One may well be tempted to see here a parallel with the disastrous war on drugs in the United States. Illegal drugs are a sticky concept and we can see all kinds of metaphoric and real links between the two. Yet it is precisely the advantage of foregrounding techniques of governing that we can suspend the often false unity of a field like illegal narcotics. In important ways doping in sport differs from other kinds of illegal drug markets. Here are several observations that support my sense that it is quite appropriate for Spain (and other countries) to upgrade the criminalizing of illegal doping in sport, while we used waste little time in decriminalizing and even legalizing most other kinds of illegal drug use and distribution.
- While the case for criminalizing drug users relies on vague social impacts of drug lifestyles, doping in sport represents a rather focused and profitable form of fraud, allowing those willing to do it the ability of some to claim an illicit advantage over those who accept the constraints of the rules.
- While the impact of most recreational drug use is longterm and likely to be manageable by many other kinds of governance strategies, the nature of competitive sport as a field makes the worth of the whole enterprise vulnerable in relatively short time frames to the misconduct of a few.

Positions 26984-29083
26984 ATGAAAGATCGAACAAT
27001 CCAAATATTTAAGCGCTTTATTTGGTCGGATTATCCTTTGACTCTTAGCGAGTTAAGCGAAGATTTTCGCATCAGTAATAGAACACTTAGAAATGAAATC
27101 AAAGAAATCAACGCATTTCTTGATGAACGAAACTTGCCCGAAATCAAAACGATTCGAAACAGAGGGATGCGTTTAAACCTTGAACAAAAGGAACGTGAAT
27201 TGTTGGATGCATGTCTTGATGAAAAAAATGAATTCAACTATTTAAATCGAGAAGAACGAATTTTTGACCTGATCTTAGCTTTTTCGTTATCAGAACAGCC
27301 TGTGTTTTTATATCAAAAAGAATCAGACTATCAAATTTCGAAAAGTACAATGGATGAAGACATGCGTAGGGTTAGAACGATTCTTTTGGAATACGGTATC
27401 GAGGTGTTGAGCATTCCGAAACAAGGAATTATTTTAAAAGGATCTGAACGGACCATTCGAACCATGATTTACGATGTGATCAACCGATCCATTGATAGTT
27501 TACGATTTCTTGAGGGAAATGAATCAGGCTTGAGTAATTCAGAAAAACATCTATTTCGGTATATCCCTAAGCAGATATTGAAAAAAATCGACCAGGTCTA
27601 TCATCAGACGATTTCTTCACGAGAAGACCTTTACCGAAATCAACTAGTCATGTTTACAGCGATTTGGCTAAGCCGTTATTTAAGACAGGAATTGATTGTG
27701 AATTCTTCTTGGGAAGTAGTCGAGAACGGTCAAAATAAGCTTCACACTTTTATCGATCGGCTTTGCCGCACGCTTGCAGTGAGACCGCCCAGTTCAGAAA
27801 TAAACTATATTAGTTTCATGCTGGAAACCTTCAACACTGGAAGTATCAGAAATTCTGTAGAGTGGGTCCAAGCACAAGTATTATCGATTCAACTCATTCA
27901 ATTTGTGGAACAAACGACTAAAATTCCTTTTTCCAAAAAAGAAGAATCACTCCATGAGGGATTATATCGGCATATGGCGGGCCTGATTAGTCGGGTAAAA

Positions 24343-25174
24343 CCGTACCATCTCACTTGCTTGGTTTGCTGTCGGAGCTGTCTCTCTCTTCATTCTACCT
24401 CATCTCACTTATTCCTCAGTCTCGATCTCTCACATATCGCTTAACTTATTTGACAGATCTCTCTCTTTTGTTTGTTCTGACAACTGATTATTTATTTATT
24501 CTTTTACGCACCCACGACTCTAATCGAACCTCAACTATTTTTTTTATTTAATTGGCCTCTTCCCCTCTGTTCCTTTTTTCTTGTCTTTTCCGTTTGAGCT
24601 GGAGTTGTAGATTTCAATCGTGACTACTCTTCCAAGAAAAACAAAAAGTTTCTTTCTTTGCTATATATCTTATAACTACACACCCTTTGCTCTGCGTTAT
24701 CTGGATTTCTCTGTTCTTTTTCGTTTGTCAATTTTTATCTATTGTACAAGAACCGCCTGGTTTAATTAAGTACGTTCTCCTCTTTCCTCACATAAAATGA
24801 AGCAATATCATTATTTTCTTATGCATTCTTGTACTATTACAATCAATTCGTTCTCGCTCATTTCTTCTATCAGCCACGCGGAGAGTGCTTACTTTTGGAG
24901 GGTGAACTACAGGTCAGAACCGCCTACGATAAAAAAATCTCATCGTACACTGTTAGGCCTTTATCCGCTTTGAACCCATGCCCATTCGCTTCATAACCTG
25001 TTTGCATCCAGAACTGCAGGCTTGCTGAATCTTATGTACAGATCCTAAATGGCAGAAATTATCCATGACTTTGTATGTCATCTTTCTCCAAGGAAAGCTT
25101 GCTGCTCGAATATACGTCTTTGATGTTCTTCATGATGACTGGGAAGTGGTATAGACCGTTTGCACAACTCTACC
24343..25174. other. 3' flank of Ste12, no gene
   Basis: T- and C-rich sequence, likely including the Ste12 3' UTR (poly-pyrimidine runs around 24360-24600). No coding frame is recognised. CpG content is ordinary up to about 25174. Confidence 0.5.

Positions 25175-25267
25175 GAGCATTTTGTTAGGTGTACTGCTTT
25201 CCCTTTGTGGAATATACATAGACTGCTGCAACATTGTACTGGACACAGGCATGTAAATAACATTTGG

- While the war on drugs has required a massive proactive law enforcement apparatus to create deterrence (and whether it has created any at all is questionable) sport doping will involve focused investigations of readily identifiable (and thus deterrable) individuals who can compelled to provide biological information for forensic analysis.
- While the war on drugs has produced mass imprisonment, especially concentrated on minority populations, punishment for illegal sport doping could consist of massive fines coupled with permanent or limited exclusion from professional sport; sanctions with far less social collateral damage than prisons bring.
These seem to me good reasons to consider a greater role for crime in the governance of sport doping. This is especially true where there is a history of failed efforts at self regulation. If so it may suggest a new role for criminal justice in a society that no longer relies on mass imprisonment it for routine governance. Criminal justice might be sought not as kind of action for those who lack security carried out against those with even less security, but instead as a kind of knowledge, valuable precisely to those communities most threatened by the corrupting effects of imperfect knowledge.